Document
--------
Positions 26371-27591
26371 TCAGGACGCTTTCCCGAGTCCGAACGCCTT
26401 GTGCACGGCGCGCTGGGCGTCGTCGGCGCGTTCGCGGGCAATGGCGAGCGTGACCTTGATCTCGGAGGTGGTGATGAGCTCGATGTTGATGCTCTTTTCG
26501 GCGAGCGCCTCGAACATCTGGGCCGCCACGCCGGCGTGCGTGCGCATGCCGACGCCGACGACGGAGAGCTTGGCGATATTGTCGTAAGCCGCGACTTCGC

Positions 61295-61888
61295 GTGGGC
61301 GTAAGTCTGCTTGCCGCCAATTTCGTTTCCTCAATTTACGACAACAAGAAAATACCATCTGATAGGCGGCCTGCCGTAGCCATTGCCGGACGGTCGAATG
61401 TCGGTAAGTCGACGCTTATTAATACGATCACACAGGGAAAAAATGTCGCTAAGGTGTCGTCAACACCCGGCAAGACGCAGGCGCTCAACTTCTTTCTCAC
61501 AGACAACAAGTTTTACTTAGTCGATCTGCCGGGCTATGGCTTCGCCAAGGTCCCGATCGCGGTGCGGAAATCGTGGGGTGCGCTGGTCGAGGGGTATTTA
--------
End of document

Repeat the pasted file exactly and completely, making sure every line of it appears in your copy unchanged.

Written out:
Positions 26371-27591
26371 TCAGGACGCTTTCCCGAGTCCGAACGCCTT
26401 GTGCACGGCGCGCTGGGCGTCGTCGGCGCGTTCGCGGGCAATGGCGAGCGTGACCTTGATCTCGGAGGTGGTGATGAGCTCGATGTTGATGCTCTTTTCG
26501 GCGAGCGCCTCGAACATCTGGGCCGCCACGCCGGCGTGCGTGCGCATGCCGACGCCGACGACGGAGAGCTTGGCGATATTGTCGTAAGCCGCGACTTCGC

Positions 61295-61888
61295 GTGGGC
61301 GTAAGTCTGCTTGCCGCCAATTTCGTTTCCTCAATTTACGACAACAAGAAAATACCATCTGATAGGCGGCCTGCCGTAGCCATTGCCGGACGGTCGAATG
61401 TCGGTAAGTCGACGCTTATTAATACGATCACACAGGGAAAAAATGTCGCTAAGGTGTCGTCAACACCCGGCAAGACGCAGGCGCTCAACTTCTTTCTCAC
61501 AGACAACAAGTTTTACTTAGTCGATCTGCCGGGCTATGGCTTCGCCAAGGTCCCGATCGCGGTGCGGAAATCGTGGGGTGCGCTGGTCGAGGGGTATTTA